Next, Defendants assert that Plaintiffs' Complaint is "barred under the Noerr-Pennington doctrine." (Doc. 18 at 5). This doctrine "derives from the First Amendment's guarantee of 'the right of the people . . . to petition the Government for a redress of grievances,'" Silverhorse Racing, LLC v. Ford Motor Co., 232 F. Supp. 3d 1206, 1211 (M.D. Fla. 2017) (alteration in original), and Defendants contend that the Affected Owners' "decisions to retain [Defendants], and the correspondence sent to Plaintiffs on their behalf, constitute 'pre-litigative' conduct, which is immunized under the First Amendment right to petition," (Doc. 18 at 5).
The Noerr-Pennington doctrine originated from the Supreme Court's decisions in two antitrust cases—Eastern Railroad Presidents Conference v. Noerr Motor Freight, Inc., 365 U.S. 127 (1961), and United Mine Workers of America v. Pennington, 381 U.S. 657 (1965). "The essence of the doctrine is that parties who petition the government for governmental action favorable to them cannot be prosecuted under the antitrust laws even though their petitions are motivated by anticompetitive intent." Video Int'l Prod., Inc. v. Warner-Amex Cable Commc'ns, Inc., 858 F.2d 1075, 1082 (5th Cir. 1988)). The doctrine has been extended "to protect First Amendment 'petitioning of the government from claims brought under federal and state laws including . . . common law tortious interference with contractual relations.'" Silverhorse, 232 F. Supp. 3d at 1211 (alteration in original) (quoting Video Int'l, 858 F.2d at 1084).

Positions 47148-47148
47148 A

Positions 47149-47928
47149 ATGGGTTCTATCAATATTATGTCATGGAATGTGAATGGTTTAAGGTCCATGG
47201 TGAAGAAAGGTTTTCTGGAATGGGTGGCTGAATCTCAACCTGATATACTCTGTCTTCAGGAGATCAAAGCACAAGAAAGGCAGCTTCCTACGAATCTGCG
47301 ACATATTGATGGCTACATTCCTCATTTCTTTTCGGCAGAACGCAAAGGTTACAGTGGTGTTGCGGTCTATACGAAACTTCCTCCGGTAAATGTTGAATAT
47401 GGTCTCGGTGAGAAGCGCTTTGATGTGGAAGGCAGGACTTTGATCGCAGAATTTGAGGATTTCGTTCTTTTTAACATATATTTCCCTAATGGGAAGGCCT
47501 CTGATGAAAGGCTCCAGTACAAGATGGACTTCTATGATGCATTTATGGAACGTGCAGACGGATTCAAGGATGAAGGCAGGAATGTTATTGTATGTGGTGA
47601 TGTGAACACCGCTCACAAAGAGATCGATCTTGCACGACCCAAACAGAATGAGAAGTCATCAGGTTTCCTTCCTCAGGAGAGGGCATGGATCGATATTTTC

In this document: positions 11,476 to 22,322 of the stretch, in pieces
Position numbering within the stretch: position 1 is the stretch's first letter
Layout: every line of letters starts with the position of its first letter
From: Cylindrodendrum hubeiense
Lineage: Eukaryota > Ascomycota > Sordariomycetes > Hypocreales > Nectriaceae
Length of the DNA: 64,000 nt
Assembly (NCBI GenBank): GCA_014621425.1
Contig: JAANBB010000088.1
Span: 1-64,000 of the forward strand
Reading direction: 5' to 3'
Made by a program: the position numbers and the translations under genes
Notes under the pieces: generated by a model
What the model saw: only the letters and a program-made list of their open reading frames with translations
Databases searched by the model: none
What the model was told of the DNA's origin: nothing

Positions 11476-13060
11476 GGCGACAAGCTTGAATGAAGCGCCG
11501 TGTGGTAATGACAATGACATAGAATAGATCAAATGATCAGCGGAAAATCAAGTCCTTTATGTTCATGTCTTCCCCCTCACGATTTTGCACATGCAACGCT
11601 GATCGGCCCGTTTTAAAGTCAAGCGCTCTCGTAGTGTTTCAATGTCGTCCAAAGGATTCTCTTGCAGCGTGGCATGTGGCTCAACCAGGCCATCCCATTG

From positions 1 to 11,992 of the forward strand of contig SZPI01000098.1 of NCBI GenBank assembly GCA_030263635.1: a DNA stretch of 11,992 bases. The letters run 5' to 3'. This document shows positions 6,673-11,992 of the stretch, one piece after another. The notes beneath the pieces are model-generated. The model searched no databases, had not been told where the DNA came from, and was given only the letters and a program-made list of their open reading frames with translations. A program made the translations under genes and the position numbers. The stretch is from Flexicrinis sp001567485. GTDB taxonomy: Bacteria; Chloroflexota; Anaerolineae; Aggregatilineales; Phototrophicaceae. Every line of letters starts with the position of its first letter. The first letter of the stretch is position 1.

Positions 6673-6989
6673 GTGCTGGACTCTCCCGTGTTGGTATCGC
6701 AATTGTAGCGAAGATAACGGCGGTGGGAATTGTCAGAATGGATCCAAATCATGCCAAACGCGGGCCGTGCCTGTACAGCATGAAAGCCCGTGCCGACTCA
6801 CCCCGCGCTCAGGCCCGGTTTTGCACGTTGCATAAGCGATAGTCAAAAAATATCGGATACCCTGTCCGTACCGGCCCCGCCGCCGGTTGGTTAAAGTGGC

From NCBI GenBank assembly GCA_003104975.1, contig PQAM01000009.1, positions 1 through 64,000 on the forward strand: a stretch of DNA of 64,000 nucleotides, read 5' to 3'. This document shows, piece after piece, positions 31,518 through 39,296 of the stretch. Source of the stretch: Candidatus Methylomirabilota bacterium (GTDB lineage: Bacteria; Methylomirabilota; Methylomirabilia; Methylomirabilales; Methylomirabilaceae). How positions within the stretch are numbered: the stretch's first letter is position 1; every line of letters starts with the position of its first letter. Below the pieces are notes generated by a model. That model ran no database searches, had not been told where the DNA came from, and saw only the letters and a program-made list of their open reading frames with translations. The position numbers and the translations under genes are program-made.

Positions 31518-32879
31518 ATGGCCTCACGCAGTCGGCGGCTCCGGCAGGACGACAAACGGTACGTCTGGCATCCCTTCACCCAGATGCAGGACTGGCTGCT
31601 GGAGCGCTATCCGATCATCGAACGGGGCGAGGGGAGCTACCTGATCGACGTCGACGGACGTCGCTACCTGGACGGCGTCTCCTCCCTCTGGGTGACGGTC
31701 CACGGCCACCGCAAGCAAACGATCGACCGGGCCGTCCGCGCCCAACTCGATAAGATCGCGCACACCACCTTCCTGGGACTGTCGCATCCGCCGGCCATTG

The doctrine extends "not only to petitioning of the judicial branch, but also to acts reasonably attendant to litigation, such as demand letters." Orange Lake, 2018 WL 5279135, at *6. But for immunity under the doctrine to attach, "the conduct at issue cannot fall within the [doctrine's] 'sham exception' . . . . In other words, the litigation activity must be genuine." Id. (quoting Silverhorse Racing, 232 F. Supp. 3d at 1211.